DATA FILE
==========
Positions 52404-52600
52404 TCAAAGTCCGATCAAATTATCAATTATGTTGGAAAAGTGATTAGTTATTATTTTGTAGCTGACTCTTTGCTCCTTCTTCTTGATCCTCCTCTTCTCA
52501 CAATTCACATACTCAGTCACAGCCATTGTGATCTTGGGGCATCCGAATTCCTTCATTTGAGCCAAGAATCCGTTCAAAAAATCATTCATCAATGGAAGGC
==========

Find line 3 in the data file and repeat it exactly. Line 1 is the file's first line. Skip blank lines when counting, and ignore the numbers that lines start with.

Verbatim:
52501 CAATTCACATACTCAGTCACAGCCATTGTGATCTTGGGGCATCCGAATTCCTTCATTTGAGCCAAGAATCCGTTCAAAAAATCATTCATCAATGGAAGGC